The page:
• Dearne Goldthorpe Primary School is larger than the average-sized primary school.
  • The vast majority of pupils are of White British heritage.
  • The proportion of pupils eligible for the pupil premium is well above the national average. The
    pupil premium is additional funding for those pupils who are known to be eligible for free school
    meals and those children who are looked after by the local authority.
  • The proportion of disabled pupils and those who have special educational needs supported
    through school action is similar to the national average. The proportion of those supported
    through school action plus or with a statement of special educational needs is slightly above
  • The school meets the government’s current floor standards, which are the minimum
    expectations for pupils’ attainment and progress.
  • The proportion of pupils that leave or join the school at times other than at the usual starting
    and leaving points is higher than that seen nationally.
  • The school’s senior leadership team has recently been newly formed, including the appointment
    of the headteacher and two assistant headteachers.
  • In 2013, the school achieved the Leading Parent Partnership award and has recently achieved
    the Eco-Schools Silver award.

What does the school need to do to improve further?

  • Improve the quality of teaching to raise pupils’ achievement further by ensuring that:
    work set always provides pupils with an appropriate level of challenge so that they make as
    much progress as possible
    the marking of pupils’ work is always used to help them to further improve their work.

Inspection judgements

The achievement of pupils is good
  • Standards are rising across all year groups as pupils make better progress in reading, writing
    and mathematics. Pupils leave school at the end of Year 6 well prepared for the next stage of
    their education.
  • The well-above average number of pupils coming into the school across all year groups and
    classes other than at the normal September joining time, makes it challenging for the school to
    gain a clear overall view of the progress of pupils.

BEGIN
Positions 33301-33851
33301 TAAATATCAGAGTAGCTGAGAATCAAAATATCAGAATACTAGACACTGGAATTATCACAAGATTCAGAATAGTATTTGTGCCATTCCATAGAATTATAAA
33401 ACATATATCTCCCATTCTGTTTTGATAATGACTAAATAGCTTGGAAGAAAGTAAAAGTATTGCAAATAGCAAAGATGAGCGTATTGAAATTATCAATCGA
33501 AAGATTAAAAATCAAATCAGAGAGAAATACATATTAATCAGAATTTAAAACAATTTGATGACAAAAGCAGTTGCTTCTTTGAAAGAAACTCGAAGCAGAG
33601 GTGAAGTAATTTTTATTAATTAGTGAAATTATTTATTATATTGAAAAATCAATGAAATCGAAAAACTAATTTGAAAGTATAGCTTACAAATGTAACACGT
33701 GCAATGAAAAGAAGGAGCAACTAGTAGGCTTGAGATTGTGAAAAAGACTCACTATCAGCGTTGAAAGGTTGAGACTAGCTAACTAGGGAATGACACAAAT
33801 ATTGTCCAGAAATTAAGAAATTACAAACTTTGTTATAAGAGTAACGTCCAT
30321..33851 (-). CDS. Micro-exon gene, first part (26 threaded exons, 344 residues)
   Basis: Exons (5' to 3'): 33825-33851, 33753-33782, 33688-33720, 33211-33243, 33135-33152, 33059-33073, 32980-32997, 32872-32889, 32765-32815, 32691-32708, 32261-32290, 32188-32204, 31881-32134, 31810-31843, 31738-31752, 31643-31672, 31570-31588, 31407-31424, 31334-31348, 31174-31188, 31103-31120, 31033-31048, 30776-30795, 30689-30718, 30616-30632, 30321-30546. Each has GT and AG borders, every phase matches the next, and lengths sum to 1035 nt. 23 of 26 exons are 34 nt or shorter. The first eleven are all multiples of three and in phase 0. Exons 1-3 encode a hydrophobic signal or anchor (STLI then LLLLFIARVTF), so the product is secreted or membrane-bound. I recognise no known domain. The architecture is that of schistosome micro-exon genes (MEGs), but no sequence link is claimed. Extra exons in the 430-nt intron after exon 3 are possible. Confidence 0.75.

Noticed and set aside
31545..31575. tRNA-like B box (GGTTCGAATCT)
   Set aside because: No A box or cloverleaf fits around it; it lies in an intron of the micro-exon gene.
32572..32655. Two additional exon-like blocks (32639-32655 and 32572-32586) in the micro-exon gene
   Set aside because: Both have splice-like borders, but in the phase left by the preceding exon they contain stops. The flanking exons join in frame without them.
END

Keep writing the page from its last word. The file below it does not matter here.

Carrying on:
• The vast majority of children join the Nursery class with skills and abilities that are below those
    expected for their age. Some children’s skills and abilities are well below those expected,
    particularly in personal, social and emotional development and in speaking and listening. The
    very good teaching throughout the Early Years Foundation Stage enables children to learn well.
    The very large majority of children make rapid progress across all areas of learning.
  • At Key Stage 1, there is an improving trend in pupils’ attainment in reading, writing and
    mathematics. Current school data shows that by the end of Year 2, attainment in reading,
    writing and mathematics is broadly average indicating that pupils make good progress from low
    starting points.
  • By the end of Year 6 in 2013, the proportions of pupils making the progress expected of them
    from their very low starting points, was similar to the national average in reading and
    mathematics and above average in writing. The proportions making more than the progress
    expected of them was below average in all subjects, particularly in mathematics. The proportion
    of pupils achieving the higher level in mathematics and reading fell. This was, in part, due to the
    large number of newcomers and the high proportion of pupils with additional educational needs.
  • The 2014 unvalidated results indicate that the proportions of pupils making the progress
    expected of them and the proportions making more than the progress expected of them is
    above average in reading, writing and mathematics. The proportion of pupils reaching higher
    levels in reading, writing and mathematics has also increased.
  • The small number of most able pupils make good progress and achieve standards that were
    above the national average in mathematics, reading and writing by the end of Year 6. They
    make more progress than expected when compared to other pupils in mathematics and writing
    and a similar rate of progress to other pupils in reading.
  • The whole-school reading programme is very effective and is helping to develop pupils’ literacy
    skills well. In 2013, the proportion of pupils reaching the expected standard in the Year 1
    screening check in phonics (linking letters to the sounds that they make) was above average.
    Pupils make good use of their skills in phonics to help them read difficult words. Pupils say they
    enjoy reading and read regularly. This is helping to support pupils’ learning across a range of
    subjects and topics.
  • In 2013, Year 6 pupils receiving support through pupil premium, including those eligible for free
    school meals, were approximately 16 months behind other pupils in mathematics and writing
    and 22 months behind in reading. By the end of Year 6, in 2014, data indicates that those pupils
    receiving additional support are nine months behind in mathematics and 12 months behind in
    reading and writing. This shows that the gaps in performance are closing because of the
    effective use of the funds to provide additional support.
  • Disabled pupils and those with special educational needs receive very effective support that
    enables them to make good progress. This is because they receive very effective targeted